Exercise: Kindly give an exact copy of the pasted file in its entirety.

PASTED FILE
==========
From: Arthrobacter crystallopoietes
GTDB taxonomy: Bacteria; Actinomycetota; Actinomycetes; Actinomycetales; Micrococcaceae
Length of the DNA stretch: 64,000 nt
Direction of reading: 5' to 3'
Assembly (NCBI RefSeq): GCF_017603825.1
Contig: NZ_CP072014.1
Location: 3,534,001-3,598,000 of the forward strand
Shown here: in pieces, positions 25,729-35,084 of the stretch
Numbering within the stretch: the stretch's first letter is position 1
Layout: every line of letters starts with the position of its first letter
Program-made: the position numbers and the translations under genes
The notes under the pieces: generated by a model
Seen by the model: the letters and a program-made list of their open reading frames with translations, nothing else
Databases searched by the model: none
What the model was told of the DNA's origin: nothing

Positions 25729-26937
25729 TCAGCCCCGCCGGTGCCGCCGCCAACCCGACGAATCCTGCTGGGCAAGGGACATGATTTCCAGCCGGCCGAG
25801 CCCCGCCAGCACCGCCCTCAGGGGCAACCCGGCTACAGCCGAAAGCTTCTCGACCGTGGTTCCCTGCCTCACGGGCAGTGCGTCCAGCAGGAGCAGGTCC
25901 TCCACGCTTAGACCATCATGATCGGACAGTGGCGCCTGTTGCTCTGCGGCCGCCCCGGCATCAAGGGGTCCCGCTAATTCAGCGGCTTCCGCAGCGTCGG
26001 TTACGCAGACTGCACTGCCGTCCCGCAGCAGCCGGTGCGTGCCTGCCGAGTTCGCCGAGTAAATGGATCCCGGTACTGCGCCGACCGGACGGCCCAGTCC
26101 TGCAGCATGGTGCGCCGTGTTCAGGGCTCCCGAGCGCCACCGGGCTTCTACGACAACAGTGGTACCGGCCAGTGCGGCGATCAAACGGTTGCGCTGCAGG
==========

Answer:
From: Arthrobacter crystallopoietes
GTDB taxonomy: Bacteria; Actinomycetota; Actinomycetes; Actinomycetales; Micrococcaceae
Length of the DNA stretch: 64,000 nt
Direction of reading: 5' to 3'
Assembly (NCBI RefSeq): GCF_017603825.1
Contig: NZ_CP072014.1
Location: 3,534,001-3,598,000 of the forward strand
Shown here: in pieces, positions 25,729-35,084 of the stretch
Numbering within the stretch: the stretch's first letter is position 1
Layout: every line of letters starts with the position of its first letter
Program-made: the position numbers and the translations under genes
The notes under the pieces: generated by a model
Seen by the model: the letters and a program-made list of their open reading frames with translations, nothing else
Databases searched by the model: none
What the model was told of the DNA's origin: nothing

Positions 25729-26937
25729 TCAGCCCCGCCGGTGCCGCCGCCAACCCGACGAATCCTGCTGGGCAAGGGACATGATTTCCAGCCGGCCGAG
25801 CCCCGCCAGCACCGCCCTCAGGGGCAACCCGGCTACAGCCGAAAGCTTCTCGACCGTGGTTCCCTGCCTCACGGGCAGTGCGTCCAGCAGGAGCAGGTCC
25901 TCCACGCTTAGACCATCATGATCGGACAGTGGCGCCTGTTGCTCTGCGGCCGCCCCGGCATCAAGGGGTCCCGCTAATTCAGCGGCTTCCGCAGCGTCGG
26001 TTACGCAGACTGCACTGCCGTCCCGCAGCAGCCGGTGCGTGCCTGCCGAGTTCGCCGAGTAAATGGATCCCGGTACTGCGCCGACCGGACGGCCCAGTCC
26101 TGCAGCATGGTGCGCCGTGTTCAGGGCTCCCGAGCGCCACCGGGCTTCTACGACAACAGTGGTACCGGCCAGTGCGGCGATCAAACGGTTGCGCTGCAGG